Keeping a Dwarf Bunny as a Pet
Having a dwarf bunny as a pet can be a great experience. Both the life of the rabbit and the time you spend with it will be much better if you take the time to learn about this species’ needs and determine how you can meet them. Let’s take a closer look at this species and what type of care it requires.
What is a Dwarf Bunny?
A dwarf bunny is basically a miniature version of the full-sized domesticated rabbit. Many species of rabbit have a dwarf sub-variety, but dwarf rabbits are not recognized as their own species because they are capable of breeding with normal-sized rabbits. There is a certain gene which results in a dwarf-sized rabbit, and if two rabbits carrying the dwarf gene were to breed together, they could produce what is referred to as a peanut rabbit. This is a newborn rabbit that comes out the size of a peanut. Peanut rabbits usually do not live for more than a few days, and in some cases may live to be two weeks old. The typical dwarf bunny can weigh anywhere between one and a half pounds to three pounds.
The good news is that almost all species of rabbit have the same care requirements whether they are typical or dwarf in size. A dwarf rabbit is pretty inexpensive to feed. As rabbits are grazing animals, good quality hay should be their main food source. Timothy hay is an ideal grain and can be supplemented with rabbit pellets and vegetables. Pellets are more of a vitamin and mineral supplement rather than a true food source, so these should be given in minimal amounts every day. A dwarf bunny should have some chopped fresh vegetables every day. Kale and broccoli are terrific leafy vegetables, and root vegetables such as carrots and parsnips are also good options. Apple chunks may also be included as a treat for the rabbit. It is worth bearing in mind some vegetables are more likely to cause gas than others—much in the way they can for us humans—therefore the introduction of new vegetables should be monitored to determine whether they cause excessive wind for the rabbit.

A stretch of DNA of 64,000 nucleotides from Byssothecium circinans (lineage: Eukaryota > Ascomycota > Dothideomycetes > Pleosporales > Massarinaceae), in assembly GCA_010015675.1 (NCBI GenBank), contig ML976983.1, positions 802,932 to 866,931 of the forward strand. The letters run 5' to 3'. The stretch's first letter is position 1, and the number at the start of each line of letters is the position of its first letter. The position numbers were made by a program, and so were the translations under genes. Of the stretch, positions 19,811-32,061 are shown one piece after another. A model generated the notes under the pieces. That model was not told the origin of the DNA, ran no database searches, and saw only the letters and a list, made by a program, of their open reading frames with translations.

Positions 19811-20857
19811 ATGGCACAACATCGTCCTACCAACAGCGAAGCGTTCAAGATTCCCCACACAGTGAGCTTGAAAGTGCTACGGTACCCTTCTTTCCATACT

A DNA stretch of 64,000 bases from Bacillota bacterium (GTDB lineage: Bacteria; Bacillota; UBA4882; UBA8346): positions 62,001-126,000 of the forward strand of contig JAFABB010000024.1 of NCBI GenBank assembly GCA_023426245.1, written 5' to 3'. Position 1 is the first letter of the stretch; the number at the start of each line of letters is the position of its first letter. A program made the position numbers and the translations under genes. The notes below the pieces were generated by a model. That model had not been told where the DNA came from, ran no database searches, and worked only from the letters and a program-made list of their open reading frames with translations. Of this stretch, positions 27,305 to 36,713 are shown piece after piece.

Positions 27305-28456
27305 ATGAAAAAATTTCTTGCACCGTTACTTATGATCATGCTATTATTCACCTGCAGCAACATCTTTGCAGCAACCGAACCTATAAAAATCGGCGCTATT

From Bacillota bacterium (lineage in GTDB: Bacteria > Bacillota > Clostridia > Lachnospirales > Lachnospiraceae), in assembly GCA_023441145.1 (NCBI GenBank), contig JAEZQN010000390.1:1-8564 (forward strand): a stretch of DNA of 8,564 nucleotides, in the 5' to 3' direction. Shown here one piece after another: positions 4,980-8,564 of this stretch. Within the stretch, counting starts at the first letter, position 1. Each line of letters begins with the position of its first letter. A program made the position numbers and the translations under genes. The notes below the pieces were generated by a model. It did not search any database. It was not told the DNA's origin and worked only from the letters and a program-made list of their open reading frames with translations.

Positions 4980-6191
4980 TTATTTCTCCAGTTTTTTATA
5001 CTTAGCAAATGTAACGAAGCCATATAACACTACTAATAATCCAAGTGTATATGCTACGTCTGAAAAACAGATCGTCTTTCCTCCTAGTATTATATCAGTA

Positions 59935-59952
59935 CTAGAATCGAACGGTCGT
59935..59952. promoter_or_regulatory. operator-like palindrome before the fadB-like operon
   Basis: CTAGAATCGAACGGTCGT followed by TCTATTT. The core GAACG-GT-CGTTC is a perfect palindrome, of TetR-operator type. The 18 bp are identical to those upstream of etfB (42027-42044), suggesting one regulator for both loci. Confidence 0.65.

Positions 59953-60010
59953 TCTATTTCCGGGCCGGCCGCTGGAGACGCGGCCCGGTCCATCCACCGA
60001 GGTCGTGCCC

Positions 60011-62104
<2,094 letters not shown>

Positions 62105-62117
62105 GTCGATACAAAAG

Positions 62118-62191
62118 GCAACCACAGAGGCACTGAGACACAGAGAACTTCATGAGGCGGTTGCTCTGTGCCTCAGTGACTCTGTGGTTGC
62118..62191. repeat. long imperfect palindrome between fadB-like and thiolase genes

Even if one intends to keep the rabbit as an inside pet, it is still necessary for the rabbit to have its own cage. This not only gives the owner a safe place to put the rabbit when they go out or are unable to keep an eye on it, but it also gives the rabbit a personal space where it can be alone should it become distressed or anxious. The recommended sized cage is 30 x 30 x 14. It is very important that the bunny is allowed plenty of room to romp about so that it can release any excess energy and keep its muscles toned and healthy. One should bear in mind when choosing cage material that rabbits LOVE to chew and have pretty powerful teeth. A cage made solely of wood probably isn’t a great idea, nor is a plastic cage. A wooden frame with mesh wire walls is a very popular design as it allows the rabbit plenty of airflow without posing as a temptation for chewing.
Litter Box Training
Many people do not realize that bunnies can be litter box trained much in the way a cat can. A standard kitty litter box will do nicely, which should be filled with shredded or pelleted newspaper. Ideally the “litter” should be changed every day to reduce bacterial growth as well as the unpleasant odor. Never use cat litter in a bunny’s litter box, though!